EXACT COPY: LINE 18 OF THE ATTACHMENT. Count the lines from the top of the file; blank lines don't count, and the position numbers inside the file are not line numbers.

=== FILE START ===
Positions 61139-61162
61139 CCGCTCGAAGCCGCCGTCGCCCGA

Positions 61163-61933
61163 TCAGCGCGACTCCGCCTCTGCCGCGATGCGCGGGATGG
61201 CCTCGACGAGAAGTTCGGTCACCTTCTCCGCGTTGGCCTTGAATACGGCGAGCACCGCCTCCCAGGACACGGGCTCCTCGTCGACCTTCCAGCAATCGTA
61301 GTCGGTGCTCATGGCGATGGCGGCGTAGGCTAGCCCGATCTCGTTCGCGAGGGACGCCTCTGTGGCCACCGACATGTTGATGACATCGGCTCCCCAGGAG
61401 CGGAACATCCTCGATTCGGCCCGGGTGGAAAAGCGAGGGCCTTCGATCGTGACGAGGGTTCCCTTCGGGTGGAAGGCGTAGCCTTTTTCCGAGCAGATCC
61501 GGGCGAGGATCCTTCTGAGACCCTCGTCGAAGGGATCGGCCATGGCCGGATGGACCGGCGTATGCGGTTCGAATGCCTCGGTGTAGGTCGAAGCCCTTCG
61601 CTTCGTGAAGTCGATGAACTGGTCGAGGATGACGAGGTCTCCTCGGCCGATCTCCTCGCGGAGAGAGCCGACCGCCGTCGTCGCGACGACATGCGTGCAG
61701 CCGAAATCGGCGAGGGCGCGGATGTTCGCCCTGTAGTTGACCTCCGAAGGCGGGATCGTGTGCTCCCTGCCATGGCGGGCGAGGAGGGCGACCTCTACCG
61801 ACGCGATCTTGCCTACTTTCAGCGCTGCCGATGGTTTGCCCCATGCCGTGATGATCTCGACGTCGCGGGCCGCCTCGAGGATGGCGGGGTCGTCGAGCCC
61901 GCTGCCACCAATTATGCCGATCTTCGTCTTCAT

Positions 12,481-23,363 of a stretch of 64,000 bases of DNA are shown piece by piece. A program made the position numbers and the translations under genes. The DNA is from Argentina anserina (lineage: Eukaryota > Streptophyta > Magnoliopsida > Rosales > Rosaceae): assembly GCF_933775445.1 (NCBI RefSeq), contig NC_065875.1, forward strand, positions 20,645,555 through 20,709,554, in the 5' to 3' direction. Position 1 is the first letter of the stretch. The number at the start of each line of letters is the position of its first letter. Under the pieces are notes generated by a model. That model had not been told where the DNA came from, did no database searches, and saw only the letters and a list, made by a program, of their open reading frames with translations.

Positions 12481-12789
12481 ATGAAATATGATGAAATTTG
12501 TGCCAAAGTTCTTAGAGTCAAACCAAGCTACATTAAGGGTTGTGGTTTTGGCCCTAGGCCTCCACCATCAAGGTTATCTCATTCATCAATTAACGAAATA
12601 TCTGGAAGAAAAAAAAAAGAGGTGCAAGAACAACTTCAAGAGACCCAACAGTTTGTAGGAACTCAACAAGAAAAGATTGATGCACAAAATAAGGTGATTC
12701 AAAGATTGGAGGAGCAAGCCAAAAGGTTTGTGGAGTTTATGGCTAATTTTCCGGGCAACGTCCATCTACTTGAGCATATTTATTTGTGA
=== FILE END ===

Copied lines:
12701 AAAGATTGGAGGAGCAAGCCAAAAGGTTTGTGGAGTTTATGGCTAATTTTCCGGGCAACGTCCATCTACTTGAGCATATTTATTTGTGA